Music for Older Adults Makes Waves
The capacity to care is the thing which gives life its deepest significance.”
—Cellist Pablo Casals
Life has its seasons. And while specific needs change over the years, the human spirit does not. Our minds continue to crave—and require—stimulation. According to Northwestern University neuroscientist Dr. Nina Kraus, "Probably the healthiest thing we can do for our brains is to make music.” Which begs the question, why aren’t there more ensembles for older adults?
One member of the Grant Park Chorus is doing something about that. Soprano Hannah Dixon McConnell is co-director of the Evanston branch of Sounds Good! Choir, an ensemble of people “better than fifty-five” who come together for the joy of music. No musical experience is required and—incredibly—the program can accommodate participants experiencing memory loss.
“In Europe, particularly, I hear, in Scotland,” said McConnell, “when someone receives a diagnosis of dementia, they’re not only given medical follow-up, they’re given a social prescription. And one of the options they suggest is singing in a choir. And you can see the results with folks who are on that dementia journey. They will literally wake up over the course of the rehearsal.” According to Northwestern University neurologist Borna Bonakdarpour, the memory of music remains intact in the brain until the late stages of Alzheimer’s Disease.
“When we use musical intervention, we’re looking for areas and networks in the brain that are intact to serve as bridges and help the areas that are not working well,” says Dr. Bonakdarpour. “Singing, for example, can be a bridge to communicating better through language. The rhythmic nature of music can help people walk better.”
The Sounds Good! Choir was founded in 2016 by Jonathan and Sandy Miller. Chicago attorney Freddi Greenberg, who also serves on the board of the Grant Park Music Festival, joined at its inception. "I always sang and played the guitar," she said. When she saw an ad for the new Choir, she jumped at the chance.
"It is fun to come together, but it's definitely a commitment," said Greenberg. Singers not only have to learn their music, but they also have to learn to sing in different languages. "It is a discipline. And it is a structure. And I think that's really important for people—especially as they get older." The Sounds Good! Choir brings together people with varying backgrounds and a range of experiences in music. The one thing they share is a willingness to do the work and be ready to sing. And the benefits are many.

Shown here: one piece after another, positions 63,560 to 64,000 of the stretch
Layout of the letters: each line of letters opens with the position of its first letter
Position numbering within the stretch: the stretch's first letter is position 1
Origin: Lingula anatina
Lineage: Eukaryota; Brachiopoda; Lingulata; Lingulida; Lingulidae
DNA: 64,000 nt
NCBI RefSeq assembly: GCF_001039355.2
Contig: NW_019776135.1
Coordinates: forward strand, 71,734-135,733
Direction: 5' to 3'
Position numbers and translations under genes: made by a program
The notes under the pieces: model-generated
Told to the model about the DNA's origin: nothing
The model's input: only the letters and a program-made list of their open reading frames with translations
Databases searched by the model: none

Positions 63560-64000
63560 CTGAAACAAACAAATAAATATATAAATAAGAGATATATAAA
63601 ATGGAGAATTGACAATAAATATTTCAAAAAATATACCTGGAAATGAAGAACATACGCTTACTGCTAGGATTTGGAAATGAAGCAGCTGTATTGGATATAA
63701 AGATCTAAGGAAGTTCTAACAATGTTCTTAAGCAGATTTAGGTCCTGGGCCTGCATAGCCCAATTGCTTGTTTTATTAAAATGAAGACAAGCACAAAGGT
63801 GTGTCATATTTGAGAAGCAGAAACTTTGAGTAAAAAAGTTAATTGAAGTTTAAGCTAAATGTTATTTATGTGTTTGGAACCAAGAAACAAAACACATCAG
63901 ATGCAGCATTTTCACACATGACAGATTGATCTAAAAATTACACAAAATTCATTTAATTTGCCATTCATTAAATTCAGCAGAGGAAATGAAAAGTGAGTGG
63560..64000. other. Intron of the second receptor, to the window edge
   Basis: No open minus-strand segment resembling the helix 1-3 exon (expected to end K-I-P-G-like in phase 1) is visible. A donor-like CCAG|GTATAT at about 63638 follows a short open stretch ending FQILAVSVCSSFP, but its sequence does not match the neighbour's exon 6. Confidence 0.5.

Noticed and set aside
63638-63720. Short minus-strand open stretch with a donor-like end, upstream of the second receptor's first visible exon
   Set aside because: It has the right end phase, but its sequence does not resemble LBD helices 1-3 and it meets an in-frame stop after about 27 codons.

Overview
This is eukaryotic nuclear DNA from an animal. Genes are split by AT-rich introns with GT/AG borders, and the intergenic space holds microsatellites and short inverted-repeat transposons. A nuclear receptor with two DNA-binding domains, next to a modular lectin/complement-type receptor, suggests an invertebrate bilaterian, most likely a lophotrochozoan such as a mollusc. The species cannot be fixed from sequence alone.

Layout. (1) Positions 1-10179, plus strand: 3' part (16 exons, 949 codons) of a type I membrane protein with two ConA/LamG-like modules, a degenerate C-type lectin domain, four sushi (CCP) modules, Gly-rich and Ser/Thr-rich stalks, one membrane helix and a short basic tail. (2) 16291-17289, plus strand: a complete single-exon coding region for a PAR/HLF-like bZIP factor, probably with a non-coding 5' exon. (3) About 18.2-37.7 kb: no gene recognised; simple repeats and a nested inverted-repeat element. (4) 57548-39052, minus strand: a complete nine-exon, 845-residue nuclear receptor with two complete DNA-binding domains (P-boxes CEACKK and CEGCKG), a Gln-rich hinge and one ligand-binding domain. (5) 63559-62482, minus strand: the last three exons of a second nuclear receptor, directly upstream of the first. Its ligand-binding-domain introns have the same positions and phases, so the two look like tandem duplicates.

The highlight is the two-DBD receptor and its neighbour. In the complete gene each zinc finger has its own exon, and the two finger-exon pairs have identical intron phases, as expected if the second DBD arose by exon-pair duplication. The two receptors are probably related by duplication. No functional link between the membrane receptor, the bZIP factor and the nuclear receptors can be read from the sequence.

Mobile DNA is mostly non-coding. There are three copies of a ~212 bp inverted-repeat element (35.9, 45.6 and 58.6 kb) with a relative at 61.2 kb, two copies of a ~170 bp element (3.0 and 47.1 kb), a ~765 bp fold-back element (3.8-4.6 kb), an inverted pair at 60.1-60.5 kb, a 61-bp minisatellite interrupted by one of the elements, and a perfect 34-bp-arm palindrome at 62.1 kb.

“I have one person in my church choir who’s clearly on a dementia journey,” said Hannah McConnell, who also serves as choir director at First Presbyterian Evanston. “She doesn’t know my name, and she can’t share about her day. But she’ll sing the alto part for every verse of every hymn. And she has a very positive attitude.”
At Sounds Good! Choir, singers with dementia are assigned a buddy who is trained to provide support and help navigate the ins and outs of a rehearsal. Sounds Good! also posts videos and distributes CDs as an aid for singers to learn their parts.
“When I'm conducting an ensemble that has people who are on a dementia journey, I have to make sure that I’m working through music more linearly,” she said. “I can’t jump around and rehearse different bits as we do in a professional chorus. But honestly, it forces me to be a better educator. And the things I do to help the one population ends up helping the other.”
Hannah McConnell moved to the Chicago area to earn her master’s degree at Northwestern University. She studied with several people, including one-time Grant Park Chorus member (and soloist) Karen Brunson. She also studied conducting with Donald Nally, who also worked with the Grant Park Chorus. McConnell has been part of the Grant Park Chorus since 2007 and credits the experience with helping her to develop a sensibility around the benefits of community music-making.
“I love it that anyone can walk into Millennium Park and have this amazing musical experience,” she said. "And this democratic approach to presenting music, one that welcomes everybody, has spilled into the ethos of what I do at Sounds Good! Choir. There are no auditions. All are welcome. The point is for people to come together into a positive, supportive space and experience the many benefits of making music with others."
There are seven branches of Sounds Good! Choir around the Chicago area. The combined ensemble will present a holiday concert at Fourth Presbyterian Church on Tuesday, December 20th at 2 PM.